On policing RuPaul’s “free speech”

April 19, 2014 ·

By Cristan Williams


I think the freedom of speech and policing arguments that have popped up around RuPaul are entirely disingenuous. Nobody is stopping RuPaul Andre Charles from using these terms as much as he likes in his personal life. RuPaul Andre Charles is a human being; RuPaul is a brand that Logo sells. Logo does not want the brand they’re selling to be associated with terms people use while they kill trans women. Period.

HuffPo: "RuPaul's Drag Race and the Danger of Overpolicing Language"

HuffPo: “RuPaul’s Drag Race and the Danger of Overpolicing Language”

ALL OF US do exactly what Logo just did.  We do it in our homes, with our children, and with the language standards we permit in our own businesses. Some of us refuse to buy things the Koch brothers make money off of and/or won’t shop at certain stores because they use the money you would give them for political speech that seeks to oppress you.

WE ALL joke and say things that editors, producers, employers, etc would never allow near their brand. That’s not censorship, that’s public relations. Equating PR with censorship is equivocation. Whether you’re a writer or a Walmart greeter, your boss won’t allow you to use certain terms because – for whatever reason – they’re loaded and if you want to equivocate, you can call that censorship. Others might call it professionalism.

Very specific in-groups who use certain in-group terms in very specific ways will continue to do so. If Logo wants a brand it’s selling to not be viewed as misogynistic, they’re probably not going to allow drag terms like “fish” or “fishy” to be associated with that brand. In the larger community, referring to women as being “fishy” has a wider disparaging context. If RuPaul wanted to associate Logo’s brand with that specific in-group term, how do you think that would work?

I absolutely reject claims of policing and censorship – IN THIS CONTEXT – as pure hyperbole. If someone is stopping you from making rude jokes, announcing that you support Sarah Palin for public office or share Reddit’s WTF pics on your own time, on your own dime, and in your own personal media then fine. That’s actual censorship.

On your own dime, using your own platform, you get to associate anything you want with your reputation – your brand – but that doesn’t mean that there won’t be consequences. Didn’t punks rock this life lesson already?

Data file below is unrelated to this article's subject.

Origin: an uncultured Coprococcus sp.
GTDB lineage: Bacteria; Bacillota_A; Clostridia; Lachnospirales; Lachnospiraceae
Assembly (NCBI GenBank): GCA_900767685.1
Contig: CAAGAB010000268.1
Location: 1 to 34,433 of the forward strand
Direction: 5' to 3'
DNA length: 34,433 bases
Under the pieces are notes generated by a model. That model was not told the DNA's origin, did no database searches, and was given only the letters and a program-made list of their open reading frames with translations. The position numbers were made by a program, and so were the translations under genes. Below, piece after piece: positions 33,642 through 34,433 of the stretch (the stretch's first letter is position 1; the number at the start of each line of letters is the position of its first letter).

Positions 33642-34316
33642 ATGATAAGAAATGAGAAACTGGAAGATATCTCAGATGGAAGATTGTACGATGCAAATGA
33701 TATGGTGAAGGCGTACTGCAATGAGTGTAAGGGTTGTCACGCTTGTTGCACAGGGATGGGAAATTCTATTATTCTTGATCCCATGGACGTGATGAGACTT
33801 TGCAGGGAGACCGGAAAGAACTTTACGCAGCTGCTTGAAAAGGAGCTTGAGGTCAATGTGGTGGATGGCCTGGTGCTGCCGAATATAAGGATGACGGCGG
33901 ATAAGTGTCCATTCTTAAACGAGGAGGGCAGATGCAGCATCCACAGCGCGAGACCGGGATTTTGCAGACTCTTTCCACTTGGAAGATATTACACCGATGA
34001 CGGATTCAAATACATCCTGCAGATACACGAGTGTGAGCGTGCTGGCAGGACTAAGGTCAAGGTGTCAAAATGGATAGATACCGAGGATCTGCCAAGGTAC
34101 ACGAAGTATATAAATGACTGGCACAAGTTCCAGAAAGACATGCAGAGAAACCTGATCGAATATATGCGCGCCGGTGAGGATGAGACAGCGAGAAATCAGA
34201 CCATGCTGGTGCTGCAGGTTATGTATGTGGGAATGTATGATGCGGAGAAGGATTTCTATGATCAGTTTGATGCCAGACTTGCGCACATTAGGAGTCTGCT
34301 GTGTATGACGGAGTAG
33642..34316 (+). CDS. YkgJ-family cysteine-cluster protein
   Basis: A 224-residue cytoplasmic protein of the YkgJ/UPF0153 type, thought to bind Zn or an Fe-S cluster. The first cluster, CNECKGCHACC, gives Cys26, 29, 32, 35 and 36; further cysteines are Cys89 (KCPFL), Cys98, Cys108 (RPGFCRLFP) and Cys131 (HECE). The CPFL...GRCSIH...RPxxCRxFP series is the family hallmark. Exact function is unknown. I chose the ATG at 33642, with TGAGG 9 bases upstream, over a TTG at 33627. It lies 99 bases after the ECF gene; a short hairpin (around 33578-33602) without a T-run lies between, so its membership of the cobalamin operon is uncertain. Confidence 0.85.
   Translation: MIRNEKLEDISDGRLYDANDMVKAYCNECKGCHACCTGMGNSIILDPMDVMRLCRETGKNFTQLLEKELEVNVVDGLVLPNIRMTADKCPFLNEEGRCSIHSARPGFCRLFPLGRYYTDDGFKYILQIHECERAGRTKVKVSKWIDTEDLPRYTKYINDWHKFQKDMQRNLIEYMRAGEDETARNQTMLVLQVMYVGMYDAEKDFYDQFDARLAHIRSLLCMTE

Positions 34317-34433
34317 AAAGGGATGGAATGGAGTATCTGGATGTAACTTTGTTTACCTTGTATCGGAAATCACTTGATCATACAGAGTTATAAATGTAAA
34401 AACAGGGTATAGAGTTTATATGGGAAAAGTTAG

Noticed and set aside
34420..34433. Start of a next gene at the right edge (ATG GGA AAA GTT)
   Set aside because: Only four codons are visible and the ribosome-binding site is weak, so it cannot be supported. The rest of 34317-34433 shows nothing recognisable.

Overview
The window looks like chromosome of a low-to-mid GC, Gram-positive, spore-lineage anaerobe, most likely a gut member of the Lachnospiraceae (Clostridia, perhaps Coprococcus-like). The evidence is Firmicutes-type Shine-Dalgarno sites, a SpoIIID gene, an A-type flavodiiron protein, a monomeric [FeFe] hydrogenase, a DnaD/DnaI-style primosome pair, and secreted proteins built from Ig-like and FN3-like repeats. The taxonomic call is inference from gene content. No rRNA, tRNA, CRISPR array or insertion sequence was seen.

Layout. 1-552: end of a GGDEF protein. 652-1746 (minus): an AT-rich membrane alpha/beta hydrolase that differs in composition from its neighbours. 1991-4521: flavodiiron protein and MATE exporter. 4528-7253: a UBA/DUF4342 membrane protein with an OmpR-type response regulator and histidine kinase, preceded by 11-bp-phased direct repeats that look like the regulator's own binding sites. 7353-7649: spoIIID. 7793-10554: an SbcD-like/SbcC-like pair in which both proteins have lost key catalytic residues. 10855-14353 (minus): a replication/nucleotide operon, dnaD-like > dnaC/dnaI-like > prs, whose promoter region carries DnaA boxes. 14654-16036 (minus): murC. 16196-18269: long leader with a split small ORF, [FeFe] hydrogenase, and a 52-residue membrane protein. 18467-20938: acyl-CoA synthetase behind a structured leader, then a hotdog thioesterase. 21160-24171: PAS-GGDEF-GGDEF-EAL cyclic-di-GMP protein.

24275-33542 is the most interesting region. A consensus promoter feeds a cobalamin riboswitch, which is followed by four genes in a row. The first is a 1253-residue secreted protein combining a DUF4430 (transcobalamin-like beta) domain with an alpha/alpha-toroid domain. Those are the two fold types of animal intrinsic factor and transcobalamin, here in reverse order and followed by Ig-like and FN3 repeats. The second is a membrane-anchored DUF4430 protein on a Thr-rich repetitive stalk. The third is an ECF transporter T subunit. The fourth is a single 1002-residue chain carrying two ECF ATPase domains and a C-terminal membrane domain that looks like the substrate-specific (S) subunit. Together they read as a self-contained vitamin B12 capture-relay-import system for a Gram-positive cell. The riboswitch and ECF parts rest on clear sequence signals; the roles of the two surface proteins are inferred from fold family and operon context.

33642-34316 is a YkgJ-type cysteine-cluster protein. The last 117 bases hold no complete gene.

If the value of your reputation goes down because you are associated with the terms people widely use when they’re killing oppressed people, then that’s the price you’ll pay. Claiming that you’re oppressed because you think you should somehow be exempt from the rules of social currency is a bogus argument.

I’m sure RuPaul has topics and terms that he wouldn’t want to be associated with his brand because he knows it would harm his brand. In this case, I think he’s too biased (I’m guessing because he feels attacked) to grasp that his brand was suffering. Fortunately, he has people who could act to protect his brand even when he wouldn’t.

Yes, there are very specific contexts in which very specific groups use trannyshemale, and fish. They will continue to do so. All of these terms have a wider context and meaning outside of those very specific in-group usages. It’s a mistake to assume or expect that those terms won’t retain their larger contexts when used outside of those very specific in-groups and a national branded cable TV show is absolutely outside the context of those very specific in-groups. RuPaul is RuPaul precisely because he has social currency outside the context of that very specific in-group and yes, there’s a price one pays for one’s brand reaching that level of popularity and that price, IMHO, is totally fair. We all pay that same price, to one extent or another.

If you’re still having problems, here’s xkcd with a PSA:



Tip this TransAdvocate!

Writers for the TransAdvocate work hard to bring you news and commentary. If you found this article meaningful, let the author know that you appreciate the work they do with a tip!

Next Post

Trans people added to Violence Against Women Act

The original Violence Against Women Act (VAWA) was passed in 1994 and signed into law by then President, Bill Clinton. As you can imagine, the original act was not explicitly trans-inclusive. However, when the VAWA came up for reauthorization in…
Previous Post

NOW state rep talks with the TransAdvocate about TERFs, trans-inclusion and civil rights

I heard of Poppy years before I met her. I knew her to be a major force behind Southern feminism. Poppy has a long history of working for reproductive rights both as an attorney and as a volunteer clinic escort. It…
Random Post

It’s A Tranny Inferno!

As the years go by, I tend to think that this culture is becoming more and more progressive. But I've seen snippets of the past that keep reminding me it isn't exactly the case. Take this song for example, it…
Random Post

The Gay Tax by Caillean Maureen McMahon

The Gay Tax Today, I had a moment of unusual clarity. Like a lightning bolt in the sky, the darkness of the tangled alliances and motivations involved in the opposition to same-sex marriage was illuminated for me and I finally…
Random Post

Trans Etiquette: When is a Compliment Not a Compliment?

By Matt Kailey It’s not tough to compliment trans people. Like anyone else, we like to be told that we look nice, or that you love our new shirt, or that we did a good job on our speech or…
Random Post

"What's Between Your Legs?" Is the New "So What Do You Do in Bed?": Trans Issues In The Media

By Cathy Renna @cathyrenna Possibly inspired by Laverne Cox and Orange is the New Black, I blurted out the title of this post at a recent panel about media coverage of transgender issues, as I was trying to put into context…